Choosing the Right Toothbrush for Your Child – Is A Kids Electric Toothbrush Best?
Once again you find yourself in the Oral Health section of the grocery/pharmacy/superstore staring at row upon row of toothbrushes, feeling exasperated and overwhelmed. Which to choose for my child for Deep cleaning teeth? Manual or electric? Plug-in, rechargeable or battery operated? Soft or firm bristles? And of course which cartoon character or super hero?
The truth is that there are very few wrong choices here. Beyond the bristles it is all personal – read: your child’s preference. Toothbrush bristles should be soft. Anything harder, or firmer, or stiffer, than that is best reserved for cleaning the grout between the tiles and hard to reach places in your car.
There are however a few good tips that we can offer on choosing the right brush.
Your brush must have bristles.
That means those finger cover cloth brushes for infants are out. Soft bristles will not hurt an infant’s gums or new teeth. An infant chewing on a cloth with your finger in it, will hurt your finger and probably not make their teeth and gums any cleaner.
The head of the brush should fit comfortably behind the lower front teeth.
This is usually the narrowest and least accessible part of the mouth. If your brush can fit here it can fit anywhere else and therefore can clean everywhere.
Powered or manual?
You can just as good a job with a manual brush as you can with a powered brush – but it probably takes a good deal more effort. If a powered brush is in your budget and meets with the other criteria on this list you should definitely consider it.
Kids electric toothbrush – Rechargeable or Batteries?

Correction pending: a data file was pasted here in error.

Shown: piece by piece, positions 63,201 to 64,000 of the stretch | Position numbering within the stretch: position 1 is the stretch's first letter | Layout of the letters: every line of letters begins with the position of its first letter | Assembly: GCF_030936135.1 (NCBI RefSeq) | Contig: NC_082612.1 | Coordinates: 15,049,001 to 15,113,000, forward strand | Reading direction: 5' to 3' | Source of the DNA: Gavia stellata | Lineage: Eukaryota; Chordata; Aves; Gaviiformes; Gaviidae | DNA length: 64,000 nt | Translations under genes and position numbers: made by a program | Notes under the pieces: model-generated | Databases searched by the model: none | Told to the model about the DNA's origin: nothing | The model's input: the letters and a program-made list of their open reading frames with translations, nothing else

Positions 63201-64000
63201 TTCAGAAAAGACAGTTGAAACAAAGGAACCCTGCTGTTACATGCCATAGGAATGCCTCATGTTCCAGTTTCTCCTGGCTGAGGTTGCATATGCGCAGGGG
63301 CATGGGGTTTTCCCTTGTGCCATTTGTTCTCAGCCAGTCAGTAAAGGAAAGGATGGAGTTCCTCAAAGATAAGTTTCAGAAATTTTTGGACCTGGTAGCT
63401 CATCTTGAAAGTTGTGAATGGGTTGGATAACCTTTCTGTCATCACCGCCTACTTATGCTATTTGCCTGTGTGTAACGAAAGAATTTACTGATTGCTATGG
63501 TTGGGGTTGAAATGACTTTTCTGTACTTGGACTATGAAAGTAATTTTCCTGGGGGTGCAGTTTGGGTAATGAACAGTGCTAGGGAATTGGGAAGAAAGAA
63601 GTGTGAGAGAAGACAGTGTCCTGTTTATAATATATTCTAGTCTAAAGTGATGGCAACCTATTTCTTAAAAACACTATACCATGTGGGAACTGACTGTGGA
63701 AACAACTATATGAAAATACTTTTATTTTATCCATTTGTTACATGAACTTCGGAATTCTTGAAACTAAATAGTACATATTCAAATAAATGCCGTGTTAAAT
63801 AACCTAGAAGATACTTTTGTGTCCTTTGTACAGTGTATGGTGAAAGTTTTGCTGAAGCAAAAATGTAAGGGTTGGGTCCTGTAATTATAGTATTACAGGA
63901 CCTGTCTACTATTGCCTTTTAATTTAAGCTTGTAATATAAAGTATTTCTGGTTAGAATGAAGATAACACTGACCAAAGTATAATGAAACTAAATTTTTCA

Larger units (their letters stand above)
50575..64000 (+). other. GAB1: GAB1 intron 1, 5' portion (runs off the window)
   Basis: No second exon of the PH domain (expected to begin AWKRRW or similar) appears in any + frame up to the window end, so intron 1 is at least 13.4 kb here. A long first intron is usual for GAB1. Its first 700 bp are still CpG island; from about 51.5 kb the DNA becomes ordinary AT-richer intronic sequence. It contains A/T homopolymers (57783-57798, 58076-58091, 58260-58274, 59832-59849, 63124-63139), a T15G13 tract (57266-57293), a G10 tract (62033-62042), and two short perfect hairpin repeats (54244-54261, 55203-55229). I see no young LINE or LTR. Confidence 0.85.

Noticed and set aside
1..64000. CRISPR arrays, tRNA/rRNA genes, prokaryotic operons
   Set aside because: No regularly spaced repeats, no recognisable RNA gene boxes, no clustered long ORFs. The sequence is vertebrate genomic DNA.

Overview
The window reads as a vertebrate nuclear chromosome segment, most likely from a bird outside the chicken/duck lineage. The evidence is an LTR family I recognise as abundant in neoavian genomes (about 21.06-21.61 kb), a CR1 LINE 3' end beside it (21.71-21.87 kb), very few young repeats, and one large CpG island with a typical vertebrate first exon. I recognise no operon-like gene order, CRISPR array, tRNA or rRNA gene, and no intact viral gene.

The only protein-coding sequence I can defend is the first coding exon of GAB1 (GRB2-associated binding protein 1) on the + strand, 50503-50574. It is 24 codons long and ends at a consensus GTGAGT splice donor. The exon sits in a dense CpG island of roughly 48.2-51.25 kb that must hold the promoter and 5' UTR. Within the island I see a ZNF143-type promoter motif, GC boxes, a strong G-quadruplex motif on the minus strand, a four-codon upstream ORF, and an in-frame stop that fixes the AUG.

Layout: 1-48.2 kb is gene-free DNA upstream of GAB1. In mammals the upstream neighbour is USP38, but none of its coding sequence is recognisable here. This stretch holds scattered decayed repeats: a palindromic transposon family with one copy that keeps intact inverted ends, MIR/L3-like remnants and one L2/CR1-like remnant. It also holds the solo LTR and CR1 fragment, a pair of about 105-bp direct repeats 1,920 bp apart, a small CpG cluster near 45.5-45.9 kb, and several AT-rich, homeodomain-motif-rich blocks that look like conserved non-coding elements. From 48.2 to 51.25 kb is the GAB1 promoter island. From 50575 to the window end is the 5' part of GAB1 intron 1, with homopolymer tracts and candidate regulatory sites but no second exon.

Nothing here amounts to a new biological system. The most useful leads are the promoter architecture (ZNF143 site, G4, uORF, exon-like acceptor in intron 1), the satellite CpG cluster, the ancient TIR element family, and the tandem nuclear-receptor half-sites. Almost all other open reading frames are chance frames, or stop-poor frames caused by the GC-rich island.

As is true with most things in life, you get what you pay for. The battery operated brushes are usually $10- $20, the rechargeable or plug in ones start at $40 and go up to $200 or more. The battery ones do little more than vibrate and flash lights but if it makes your child happy it may be all you need and worth the few dollars. The rechargeable brushes tend to have much more power behind them and may be more effective with a similar amount of time and effort. Check out an electric toothbrush review to find the one to best suit your needs.
Sounds Lights and Characters.
Obviously gimmicks, but if they in any way encourage your child to brush, and let you brush, more often or longer or with less resistance then let gimmickry reign.
Probably my favourite and most useful part of any electric brush. Two minutes can seem like a long time when you have a brush in your mouth or to fight with a struggling child. These timers often with 4 x 30 second intervals to know when to switch corners help combat the “15 second brush” routine.
Brush head and neck size.
This is probably the biggest advantage of the manual brushes. While all power brushes have to have some components in the head and neck of the brush (some more than others), a manual brush is just bristles on a stick. The thickness of the neck and head (from the tips of the bristles to the “back” of the head) is probably the most over looked dimension of the brush yet it can be the most limiting in terms of place that you are comfortably able to reach. Kids don’t like when you have to move their tongue and cheeks out of the way to get to some tooth surfaces. A slimmer brush design means less pushing other mouth parts out of the way.
So don’t be overwhelmed and over budget. Any brush can do a perfectly good job keeping your child’s mouth healthy. Start with soft bristles and choose as you, or your child, wishes from there.
Evan is a pediatric dentist and owner of Durham Kids Dentistry in Whitby, the only pediatric dental office in the Whitby Oshawa Bowmanville area.